THE way people report crimes needs to change because the 101 service is “inefficient”, according to Thames Valley Police’s chief constable.

Francis Habgood said the number of people calling 101 “exploded” in July, but insisted the cost of employing people in call centres was too expensive and said some problems would be better dealt with online.

Mr Habgood told Oxfordshire county councillors yesterday: “Call handling is really expensive and inefficient.”

He added: “It has to change. It is not sustainable. There are forces that are putting significant additional numbers of people in their call centres. But those people come from somewhere and they come from the frontline.”

He said calls “that are not policing issues” are being referred to police as part of the 101 service.

He added: “There are things that we can do to reduce that. I’m being really honest with you and saying: we have got to be better at that.

“When we had burglaries in the north end of Oxford city, we were encouraging people to report... anything suspicious.

“It’s no good if people want to report if they’re holding on for a long time. We have to do something different about it – and probably stream more people online.”

Mr Habgood said the average time of a standard 101 call is between six and seven minutes.

But he said some people had told him they were staying on the phone for up to 40 minutes waiting to be connected to someone in its call centre.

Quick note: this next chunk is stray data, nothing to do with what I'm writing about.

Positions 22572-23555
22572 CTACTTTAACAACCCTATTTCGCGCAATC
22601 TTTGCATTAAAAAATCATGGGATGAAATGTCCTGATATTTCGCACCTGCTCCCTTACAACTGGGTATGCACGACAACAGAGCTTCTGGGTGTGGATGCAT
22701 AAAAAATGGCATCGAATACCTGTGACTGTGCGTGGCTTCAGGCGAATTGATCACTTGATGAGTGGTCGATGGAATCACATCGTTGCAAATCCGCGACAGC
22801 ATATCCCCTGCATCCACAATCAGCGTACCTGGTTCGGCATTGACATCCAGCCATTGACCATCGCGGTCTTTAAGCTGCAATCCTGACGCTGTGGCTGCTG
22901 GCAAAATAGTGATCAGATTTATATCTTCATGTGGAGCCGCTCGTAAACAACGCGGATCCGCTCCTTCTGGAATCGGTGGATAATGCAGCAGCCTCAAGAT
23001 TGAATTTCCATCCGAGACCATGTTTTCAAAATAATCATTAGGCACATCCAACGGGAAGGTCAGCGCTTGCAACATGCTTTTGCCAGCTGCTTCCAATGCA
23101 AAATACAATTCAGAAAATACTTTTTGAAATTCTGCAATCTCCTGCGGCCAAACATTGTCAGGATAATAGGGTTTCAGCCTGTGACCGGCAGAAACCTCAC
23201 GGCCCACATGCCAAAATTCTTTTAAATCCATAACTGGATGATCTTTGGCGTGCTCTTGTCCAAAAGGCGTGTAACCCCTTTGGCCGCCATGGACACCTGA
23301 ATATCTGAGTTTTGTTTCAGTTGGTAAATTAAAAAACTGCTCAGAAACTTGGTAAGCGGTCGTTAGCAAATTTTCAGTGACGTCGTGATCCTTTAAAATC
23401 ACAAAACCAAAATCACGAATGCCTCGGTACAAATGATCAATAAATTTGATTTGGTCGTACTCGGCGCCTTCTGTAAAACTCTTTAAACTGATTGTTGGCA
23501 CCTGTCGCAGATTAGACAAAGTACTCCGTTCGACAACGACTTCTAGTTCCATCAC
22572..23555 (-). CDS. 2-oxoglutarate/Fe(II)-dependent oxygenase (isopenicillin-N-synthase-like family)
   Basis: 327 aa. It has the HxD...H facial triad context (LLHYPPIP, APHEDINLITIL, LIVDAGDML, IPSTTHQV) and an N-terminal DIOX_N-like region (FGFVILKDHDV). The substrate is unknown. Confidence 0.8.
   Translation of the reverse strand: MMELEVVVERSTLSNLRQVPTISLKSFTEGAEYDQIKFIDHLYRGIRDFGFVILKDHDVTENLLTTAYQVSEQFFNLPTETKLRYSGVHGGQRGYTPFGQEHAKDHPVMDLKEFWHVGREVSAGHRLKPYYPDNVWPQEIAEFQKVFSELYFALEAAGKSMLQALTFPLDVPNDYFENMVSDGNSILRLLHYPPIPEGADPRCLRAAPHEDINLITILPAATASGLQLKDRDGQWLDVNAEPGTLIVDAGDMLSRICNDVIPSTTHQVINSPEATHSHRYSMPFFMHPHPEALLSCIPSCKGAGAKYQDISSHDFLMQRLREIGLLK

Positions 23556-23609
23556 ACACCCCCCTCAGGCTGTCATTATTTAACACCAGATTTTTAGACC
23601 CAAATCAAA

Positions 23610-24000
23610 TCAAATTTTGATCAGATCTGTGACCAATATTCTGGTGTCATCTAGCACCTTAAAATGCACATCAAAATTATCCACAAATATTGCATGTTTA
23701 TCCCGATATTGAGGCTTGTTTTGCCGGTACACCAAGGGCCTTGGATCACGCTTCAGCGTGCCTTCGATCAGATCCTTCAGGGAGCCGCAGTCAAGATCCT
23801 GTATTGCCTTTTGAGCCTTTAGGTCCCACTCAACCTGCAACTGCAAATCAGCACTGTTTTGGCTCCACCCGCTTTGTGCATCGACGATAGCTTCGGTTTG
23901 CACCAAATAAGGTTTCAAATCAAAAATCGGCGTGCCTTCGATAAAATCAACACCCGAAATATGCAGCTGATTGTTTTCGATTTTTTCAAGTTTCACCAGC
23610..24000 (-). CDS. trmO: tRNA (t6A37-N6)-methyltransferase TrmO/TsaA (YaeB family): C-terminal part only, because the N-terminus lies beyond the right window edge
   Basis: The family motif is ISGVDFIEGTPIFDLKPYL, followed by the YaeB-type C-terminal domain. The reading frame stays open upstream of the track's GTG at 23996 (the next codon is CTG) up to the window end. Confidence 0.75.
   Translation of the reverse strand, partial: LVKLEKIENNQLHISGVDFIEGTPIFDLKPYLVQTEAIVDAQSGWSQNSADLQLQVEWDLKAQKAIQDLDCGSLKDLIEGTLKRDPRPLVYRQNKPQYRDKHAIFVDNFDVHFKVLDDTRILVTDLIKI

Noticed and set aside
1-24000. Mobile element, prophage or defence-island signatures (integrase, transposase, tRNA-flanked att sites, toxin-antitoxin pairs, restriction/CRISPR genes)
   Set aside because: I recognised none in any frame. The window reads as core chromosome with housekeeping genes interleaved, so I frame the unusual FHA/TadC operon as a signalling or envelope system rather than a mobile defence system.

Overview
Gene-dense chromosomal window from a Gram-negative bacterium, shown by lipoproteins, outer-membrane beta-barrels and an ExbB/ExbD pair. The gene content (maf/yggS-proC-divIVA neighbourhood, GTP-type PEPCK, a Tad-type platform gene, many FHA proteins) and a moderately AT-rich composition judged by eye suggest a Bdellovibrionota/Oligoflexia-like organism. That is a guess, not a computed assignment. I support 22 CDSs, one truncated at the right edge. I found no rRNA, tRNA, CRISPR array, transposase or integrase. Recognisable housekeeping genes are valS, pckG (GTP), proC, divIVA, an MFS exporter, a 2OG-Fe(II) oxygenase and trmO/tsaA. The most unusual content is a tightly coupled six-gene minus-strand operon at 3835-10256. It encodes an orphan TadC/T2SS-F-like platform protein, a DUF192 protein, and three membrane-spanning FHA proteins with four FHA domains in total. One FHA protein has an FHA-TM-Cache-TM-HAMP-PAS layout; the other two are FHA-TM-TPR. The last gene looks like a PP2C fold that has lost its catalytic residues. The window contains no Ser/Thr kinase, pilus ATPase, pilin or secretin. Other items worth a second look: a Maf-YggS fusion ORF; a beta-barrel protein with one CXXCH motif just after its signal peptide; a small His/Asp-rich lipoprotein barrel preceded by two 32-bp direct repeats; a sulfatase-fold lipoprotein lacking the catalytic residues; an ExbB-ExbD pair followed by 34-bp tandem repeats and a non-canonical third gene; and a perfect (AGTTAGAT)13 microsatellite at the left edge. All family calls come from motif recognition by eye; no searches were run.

“The first thing I’d say is I wouldn’t be hanging on that long. If it’s not an emergency, there are times when it is less busy so I’d call back,” he said.

“What we’re also encouraging people to do is to look online [to see] if you can report it there.”

He said it previously took an average of three seconds to be answered on the 999 service; it is currently about 12 seconds.

But Mr Habgood said that was “still pretty good” and that it is being “absolutely prioritised”.

If call handlers do not answer the call within a certain time, it can be answered by other call centres across the country.

Lib Dem councillor for Grove and Wantage, Jenny Hannaby, said many people had told her they call 101 for issues such as illegal parking – but that she had discouraged them from doing so.

She said: “People are frustrated – and they hang on.”

All 45 police forces in the UK are covered by 101.

In South Yorkshire, the 101 number can send callers to the South Yorkshire Partnership. That is a link-up between Sheffield City Council and police. It helps on issues including harassment.